And why, my friends, do we have this chemical and existential connection to those we fall in love with, no questions asked (that’s the mystery of what Keats calls “unreflecting love”–ya just don’t always have to think about it).

Keats’s poem is full life’s mysteries—the “faery” spontaneity of love that often kicks in when we least expect it; the “magic” and arbitrary “hand of chance” that can somehow create Van Gogh’s “Starry Night”; or the sheer number of “high piled books” that can come out of a Shakespeare, a Shaw, an Arthur Miller, a Toni Morrison.

The Mystery of Natural Events and Conflicts

Mystery also exists in the very natural events that arrive in my life.

It exists in the daily surprises I experience in watching others cope with their lives. Or the spontaneous reactions that children have to a cartoon animal metamorphosed into a human. Or the synchronic moments when someone arrives in my life just when I’ve been thinking about them. Or the mention of a favorite city—Montreal, Boston, Portland, Vancouver—and my mind wanders into nostalgia. Or in the remembered moments of my adult children’s honesty, one admitting he doesn’t like to travel on his job, the other opening up about her fears.

Mystery also opens its doors when I am confronted with what I can call an “emotional combatant,” a perceived, even real conflict.

An emotional combatant always creates tension in my life. It can be a person, particularly someone I dislike. It can be an event, an object, or just bad news—a crisis of one of my adult children; the results from a blood test; or an automobile mechanic telling me I need a new fuel pump just after I replaced the battery, the muffler, and the transmission.

I can believe that these combatants are hurled at me from on high to avenge a mythical wrong I have done to a mythical divinity or as a fictional lesson from a fictional god. Or I can accept them as mysterious by their arbitrariness and by their occasional asymmetry, particularly if they come into my life when I am already on overload,—and we all know about that when we get a high-deductible medical bill just after we made the last mortgage payment.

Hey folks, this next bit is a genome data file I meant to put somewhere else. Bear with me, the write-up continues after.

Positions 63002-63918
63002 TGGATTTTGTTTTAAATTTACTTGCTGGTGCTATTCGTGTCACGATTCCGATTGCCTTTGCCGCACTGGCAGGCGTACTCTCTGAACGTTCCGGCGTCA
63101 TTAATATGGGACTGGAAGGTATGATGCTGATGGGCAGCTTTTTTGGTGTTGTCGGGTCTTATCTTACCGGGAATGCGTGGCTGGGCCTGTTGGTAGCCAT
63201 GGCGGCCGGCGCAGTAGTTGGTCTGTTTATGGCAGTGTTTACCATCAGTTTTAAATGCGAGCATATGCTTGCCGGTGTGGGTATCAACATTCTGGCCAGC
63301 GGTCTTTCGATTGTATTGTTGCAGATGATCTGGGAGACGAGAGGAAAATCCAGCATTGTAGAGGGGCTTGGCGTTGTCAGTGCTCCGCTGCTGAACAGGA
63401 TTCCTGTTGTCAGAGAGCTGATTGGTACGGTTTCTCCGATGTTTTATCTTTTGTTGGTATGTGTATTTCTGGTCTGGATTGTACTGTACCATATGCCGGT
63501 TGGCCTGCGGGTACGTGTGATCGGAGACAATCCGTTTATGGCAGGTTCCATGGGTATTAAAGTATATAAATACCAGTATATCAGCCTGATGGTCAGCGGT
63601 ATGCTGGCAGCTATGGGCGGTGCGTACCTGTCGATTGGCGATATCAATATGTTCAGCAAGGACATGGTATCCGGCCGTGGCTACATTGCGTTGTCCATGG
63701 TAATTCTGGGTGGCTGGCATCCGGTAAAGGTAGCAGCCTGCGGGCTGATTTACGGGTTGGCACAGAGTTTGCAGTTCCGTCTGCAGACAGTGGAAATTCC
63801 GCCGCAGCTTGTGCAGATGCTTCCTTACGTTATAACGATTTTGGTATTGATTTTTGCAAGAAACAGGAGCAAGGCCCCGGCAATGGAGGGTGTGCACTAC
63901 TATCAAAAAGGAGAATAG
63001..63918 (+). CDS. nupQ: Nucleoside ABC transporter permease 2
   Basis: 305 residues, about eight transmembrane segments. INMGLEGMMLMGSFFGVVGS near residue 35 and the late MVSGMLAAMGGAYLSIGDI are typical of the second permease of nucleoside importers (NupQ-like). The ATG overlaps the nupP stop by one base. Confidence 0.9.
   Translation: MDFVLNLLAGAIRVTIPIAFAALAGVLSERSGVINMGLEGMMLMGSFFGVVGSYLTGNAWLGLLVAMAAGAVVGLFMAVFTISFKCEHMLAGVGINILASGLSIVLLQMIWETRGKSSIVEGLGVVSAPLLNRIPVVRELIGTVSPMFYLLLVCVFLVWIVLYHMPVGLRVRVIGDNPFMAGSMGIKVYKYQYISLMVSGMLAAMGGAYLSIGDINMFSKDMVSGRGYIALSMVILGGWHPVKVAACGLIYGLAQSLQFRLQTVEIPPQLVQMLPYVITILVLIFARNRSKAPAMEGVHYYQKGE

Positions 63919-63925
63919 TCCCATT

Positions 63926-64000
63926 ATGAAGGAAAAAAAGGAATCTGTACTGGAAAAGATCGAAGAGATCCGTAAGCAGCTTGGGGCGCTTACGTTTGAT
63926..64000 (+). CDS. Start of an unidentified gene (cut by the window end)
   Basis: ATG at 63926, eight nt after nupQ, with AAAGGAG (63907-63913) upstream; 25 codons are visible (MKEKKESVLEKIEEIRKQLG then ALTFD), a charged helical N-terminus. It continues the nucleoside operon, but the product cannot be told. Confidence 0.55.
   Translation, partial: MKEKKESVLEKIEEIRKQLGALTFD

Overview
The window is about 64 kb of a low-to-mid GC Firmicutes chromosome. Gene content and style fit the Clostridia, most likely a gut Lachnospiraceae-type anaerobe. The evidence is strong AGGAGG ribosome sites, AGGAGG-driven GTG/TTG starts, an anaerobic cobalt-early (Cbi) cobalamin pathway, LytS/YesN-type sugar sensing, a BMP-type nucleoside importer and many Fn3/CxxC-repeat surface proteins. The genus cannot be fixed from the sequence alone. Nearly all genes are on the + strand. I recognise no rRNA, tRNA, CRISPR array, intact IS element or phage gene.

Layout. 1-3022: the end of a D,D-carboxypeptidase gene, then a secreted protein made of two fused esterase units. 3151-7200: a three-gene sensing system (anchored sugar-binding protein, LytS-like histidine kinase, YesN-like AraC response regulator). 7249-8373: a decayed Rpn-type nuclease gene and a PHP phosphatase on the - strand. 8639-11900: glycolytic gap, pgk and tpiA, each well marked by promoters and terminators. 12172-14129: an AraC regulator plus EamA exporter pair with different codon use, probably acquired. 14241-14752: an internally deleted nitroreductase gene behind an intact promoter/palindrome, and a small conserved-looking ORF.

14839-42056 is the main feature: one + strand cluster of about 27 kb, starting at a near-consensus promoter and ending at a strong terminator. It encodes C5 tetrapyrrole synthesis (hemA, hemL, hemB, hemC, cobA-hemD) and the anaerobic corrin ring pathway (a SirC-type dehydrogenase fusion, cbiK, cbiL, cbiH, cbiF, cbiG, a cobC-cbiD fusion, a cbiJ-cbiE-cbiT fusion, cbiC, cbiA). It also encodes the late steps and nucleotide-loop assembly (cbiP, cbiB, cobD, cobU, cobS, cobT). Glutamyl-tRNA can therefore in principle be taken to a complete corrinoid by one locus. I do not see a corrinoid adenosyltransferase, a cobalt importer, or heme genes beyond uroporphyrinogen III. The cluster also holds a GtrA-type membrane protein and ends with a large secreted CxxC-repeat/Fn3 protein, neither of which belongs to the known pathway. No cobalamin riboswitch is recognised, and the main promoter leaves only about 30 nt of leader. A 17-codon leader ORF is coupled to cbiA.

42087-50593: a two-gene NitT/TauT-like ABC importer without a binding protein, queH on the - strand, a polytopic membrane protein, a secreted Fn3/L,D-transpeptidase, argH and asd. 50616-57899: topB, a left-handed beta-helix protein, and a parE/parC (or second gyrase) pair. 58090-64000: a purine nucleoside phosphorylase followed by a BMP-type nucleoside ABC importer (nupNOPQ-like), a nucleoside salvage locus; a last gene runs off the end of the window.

Natural combatants come at me every day. If I surrender to them, if I look them square in the eye and welcome them, if I even “suck up” to them, I can take the arrival of those mysteries and add a layer of acceptance. And the result can be very satisfying, if I am willing to make the first peace-pact with them.

The Mystery of the Kingdom is Here

I gave this Blog Post the title, “Thy Kingdom Come.” I had a reason for that. I do not believe that the many mysteries of my life come from a mythical Kingdom that I will be transported to on the other side of my mortality.

The kingdom of my life is here. It is wrapped in both ribbons of the predictable and the inexplicable.

I pay the rent. I drive my car. I go to the bank. I write. I talk on my iPhone to my children. And then I read a poem. I see a movie. I read a novel. I hear a friend talk about his three heart attacks. Another friend talks openly about his own cancer, another about her new financial crisis.

And I am brought back to a new level of the mystery of living. People cope. They live their lives the best they can.

And I know that my kingdom will continue to be here, if I choose to live in it.


*I have purposely used the feminine pronoun here. Keats’s narrator is undoubtedly male. However, imagining her as a female gives a fresher look at the experience of mortality. Men, obviously, don’t own it.